Girl Planting seeds

Researchers find organic carbons are also absorbing light—and likely harming people's health

A telltale signature of a cookstove, commonly used to prepare food or provide heat by burning wood, charcoal, animal dung or crop residue, is the thick, sooty smoke that rises from the flames. Its remnants, black stains left on the walls and clothes and in the lungs of the people—usually women—who tend to the stoves, are a striking reminder of the hazards the stoves pose both to human health and to the environment. But soot is only part of the story when it comes to environmental impact—about half of it, it turns out. As the temperatures in a cookstove begin to drop, and the black smoke turns grayish-white, soot (or black carbon) emission is replaced by organic carbon. Research from the McKelvey School of Engineering at Washington University in St. Louis has revealed that, despite its whitish appearance, organic carbon particles absorb as much—if not more—sunlight in the atmosphere as black carbon. And its health effects may be worse for the nearly 2.7 billion households worldwide that use them.  Read more....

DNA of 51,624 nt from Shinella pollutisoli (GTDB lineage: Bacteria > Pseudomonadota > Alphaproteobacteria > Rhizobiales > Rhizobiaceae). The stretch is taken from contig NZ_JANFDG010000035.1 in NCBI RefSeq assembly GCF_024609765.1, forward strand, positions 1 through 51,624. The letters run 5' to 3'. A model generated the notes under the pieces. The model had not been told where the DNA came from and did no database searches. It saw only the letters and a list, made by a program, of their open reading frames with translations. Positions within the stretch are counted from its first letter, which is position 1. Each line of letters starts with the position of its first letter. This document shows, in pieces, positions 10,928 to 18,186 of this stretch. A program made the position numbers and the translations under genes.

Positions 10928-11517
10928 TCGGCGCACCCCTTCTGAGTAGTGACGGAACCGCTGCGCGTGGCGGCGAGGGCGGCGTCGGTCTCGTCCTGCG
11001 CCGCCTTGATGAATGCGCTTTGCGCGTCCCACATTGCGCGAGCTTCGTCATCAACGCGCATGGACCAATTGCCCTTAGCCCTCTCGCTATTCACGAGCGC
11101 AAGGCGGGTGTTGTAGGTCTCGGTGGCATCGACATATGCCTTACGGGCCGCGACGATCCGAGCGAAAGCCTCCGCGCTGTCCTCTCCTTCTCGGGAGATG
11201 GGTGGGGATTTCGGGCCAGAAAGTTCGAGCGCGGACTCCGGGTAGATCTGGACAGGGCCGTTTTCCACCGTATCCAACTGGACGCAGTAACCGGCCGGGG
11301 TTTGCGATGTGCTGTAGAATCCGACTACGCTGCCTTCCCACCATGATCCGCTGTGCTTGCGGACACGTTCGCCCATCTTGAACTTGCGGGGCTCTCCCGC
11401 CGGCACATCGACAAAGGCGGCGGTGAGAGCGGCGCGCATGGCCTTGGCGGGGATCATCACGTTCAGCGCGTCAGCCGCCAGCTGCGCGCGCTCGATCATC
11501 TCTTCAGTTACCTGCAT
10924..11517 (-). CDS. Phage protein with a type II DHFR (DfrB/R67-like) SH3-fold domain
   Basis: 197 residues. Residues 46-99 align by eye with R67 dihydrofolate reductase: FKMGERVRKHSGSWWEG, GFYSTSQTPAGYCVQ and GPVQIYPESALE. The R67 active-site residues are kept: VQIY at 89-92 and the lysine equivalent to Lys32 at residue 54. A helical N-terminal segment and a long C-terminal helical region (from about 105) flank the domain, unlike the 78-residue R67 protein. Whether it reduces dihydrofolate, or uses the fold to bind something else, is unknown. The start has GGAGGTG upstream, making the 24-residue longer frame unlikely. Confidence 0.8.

Back

 
 
close (X)